A randomized study of inpatient versus outpatient continuous infusion chemotherapy for patients with locally advanced head and neck cancer

Cancer. 1989 Jan 1;63(1):30-6. doi: 10.1002/1097-0142(19890101)63:1<30::aid-cncr2820630105>3.0.co;2-m.


This study was designed to evaluate the safety, reliability, and patient acceptance of outpatient continuous intravenous infusion (CVI) chemotherapy. Twenty-two patients with locally advanced head and neck cancer received induction chemotherapy with methotrexate, cisplatin and a 5-day CVI of 5-fluorouracil (5-FU). Patients were randomized to receive the 5-FU portion of cycle 1 either by a standard inpatient CVI chemotherapy delivery device (standard pump) or by the Infusor (Baxter Healthcare Corporation, Deerfield, IL), a portable chemotherapy delivery system that provides a constant flow of drug over a period of 24 hours. For cycle 2, patients crossed over to the alternative drug delivery method. Patients receiving chemotherapy via the Infusor could choose to be either inpatients or outpatients. Daily plasma concentrations of 5-FU were determined during the first two cycles of chemotherapy. There was no significant difference in the mean steady state plasma 5-FU levels achieved with either drug delivery method (329.7 +/- 95.8 ng/ml for infusor cycles vs. 352.8 +/- 114.9 ng/ml for standard pump cycles). Clinical toxicities consisted primarily of mucositis for both methods of drug delivery. Eight patients declined to receive CVI chemotherapy as outpatients citing as reasons fear of malfunction of the device, inconvenience of the frequent clinic visits necessitated by daily monitoring of plasma 5-FU concentrations, and restrictions in daily home activities. Eleven patients underwent CVI chemotherapy via Infusor as outpatients. All reported outpatient CVI chemotherapy as convenient and effective and, when eligible, chose it again in subsequent cycles. A comparison of estimated costs revealed reductions in daily costs of +366.00 (+2,200.00 per cycle) for outpatient chemotherapy. Outpatient CVI chemotherapy is a reliable drug delivery method that was accepted by a majority of patients in this study. These factors may help to establish outpatient CVI chemotherapy as a viable alternative to hospitalization.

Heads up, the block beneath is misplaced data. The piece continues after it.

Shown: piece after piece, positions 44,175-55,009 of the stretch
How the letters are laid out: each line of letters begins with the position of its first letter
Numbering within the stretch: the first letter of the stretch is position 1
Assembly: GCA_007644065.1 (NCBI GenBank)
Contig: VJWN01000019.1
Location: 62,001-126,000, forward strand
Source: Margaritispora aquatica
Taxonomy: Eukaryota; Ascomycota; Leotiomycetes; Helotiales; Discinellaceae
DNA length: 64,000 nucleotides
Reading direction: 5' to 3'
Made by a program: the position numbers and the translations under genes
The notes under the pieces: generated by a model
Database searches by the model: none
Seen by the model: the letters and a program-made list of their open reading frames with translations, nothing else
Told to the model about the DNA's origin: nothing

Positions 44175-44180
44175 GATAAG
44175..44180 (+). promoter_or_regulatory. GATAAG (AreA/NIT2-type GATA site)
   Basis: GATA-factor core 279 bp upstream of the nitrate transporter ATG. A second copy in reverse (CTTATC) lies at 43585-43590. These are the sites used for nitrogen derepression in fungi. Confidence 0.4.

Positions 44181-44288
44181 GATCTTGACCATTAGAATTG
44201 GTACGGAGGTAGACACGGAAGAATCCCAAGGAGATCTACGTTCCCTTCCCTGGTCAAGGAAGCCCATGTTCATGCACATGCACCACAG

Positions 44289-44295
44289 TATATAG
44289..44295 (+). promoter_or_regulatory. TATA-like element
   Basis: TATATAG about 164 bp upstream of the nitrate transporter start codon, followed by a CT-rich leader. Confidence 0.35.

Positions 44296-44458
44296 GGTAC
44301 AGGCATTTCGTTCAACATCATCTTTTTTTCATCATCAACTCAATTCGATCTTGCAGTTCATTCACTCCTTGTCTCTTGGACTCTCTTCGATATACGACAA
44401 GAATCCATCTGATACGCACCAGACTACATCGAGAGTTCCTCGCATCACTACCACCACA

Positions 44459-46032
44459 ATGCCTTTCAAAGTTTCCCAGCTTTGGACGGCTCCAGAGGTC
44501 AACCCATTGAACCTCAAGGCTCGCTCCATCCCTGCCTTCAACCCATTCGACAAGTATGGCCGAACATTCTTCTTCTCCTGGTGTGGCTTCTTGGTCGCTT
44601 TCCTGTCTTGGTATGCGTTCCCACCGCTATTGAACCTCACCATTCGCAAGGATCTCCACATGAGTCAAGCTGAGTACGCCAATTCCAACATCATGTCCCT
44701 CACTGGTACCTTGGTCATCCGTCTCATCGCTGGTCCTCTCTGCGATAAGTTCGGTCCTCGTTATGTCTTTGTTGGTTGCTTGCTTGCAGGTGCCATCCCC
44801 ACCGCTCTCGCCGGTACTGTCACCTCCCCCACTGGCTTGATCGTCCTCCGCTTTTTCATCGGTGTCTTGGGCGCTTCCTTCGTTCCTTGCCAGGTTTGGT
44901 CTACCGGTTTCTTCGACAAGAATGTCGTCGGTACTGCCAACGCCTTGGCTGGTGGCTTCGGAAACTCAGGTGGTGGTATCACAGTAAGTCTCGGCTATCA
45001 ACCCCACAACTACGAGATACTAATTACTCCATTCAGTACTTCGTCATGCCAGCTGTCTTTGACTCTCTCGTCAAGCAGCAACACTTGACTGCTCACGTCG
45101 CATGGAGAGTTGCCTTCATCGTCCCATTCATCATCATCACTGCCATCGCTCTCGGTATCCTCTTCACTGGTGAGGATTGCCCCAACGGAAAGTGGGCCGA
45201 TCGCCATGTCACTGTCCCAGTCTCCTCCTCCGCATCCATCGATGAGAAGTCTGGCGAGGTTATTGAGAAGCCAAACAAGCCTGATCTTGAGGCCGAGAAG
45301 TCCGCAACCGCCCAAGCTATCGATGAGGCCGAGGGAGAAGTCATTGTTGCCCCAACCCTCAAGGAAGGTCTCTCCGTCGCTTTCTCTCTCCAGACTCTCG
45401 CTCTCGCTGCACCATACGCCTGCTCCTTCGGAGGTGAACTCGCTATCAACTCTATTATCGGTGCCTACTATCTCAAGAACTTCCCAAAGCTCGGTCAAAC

Publication types

  • Clinical Trial
  • Comparative Study
  • Randomized Controlled Trial
  • Research Support, Non-U.S. Gov't

MeSH terms

  • Ambulatory Care*
  • Antineoplastic Combined Chemotherapy Protocols / adverse effects
  • Antineoplastic Combined Chemotherapy Protocols / therapeutic use*
  • Attitude to Health
  • Carcinoma, Squamous Cell / drug therapy*
  • Cisplatin / administration & dosage
  • Drug Administration Schedule
  • Fluorouracil / administration & dosage
  • Fluorouracil / blood
  • Head and Neck Neoplasms / drug therapy*
  • Hospitalization* / economics
  • Humans
  • Infusion Pumps / economics
  • Infusions, Intravenous / economics
  • Methotrexate / administration & dosage
  • Patient Compliance
  • Random Allocation
  • Remission Induction


  • Cisplatin
  • Fluorouracil
  • Methotrexate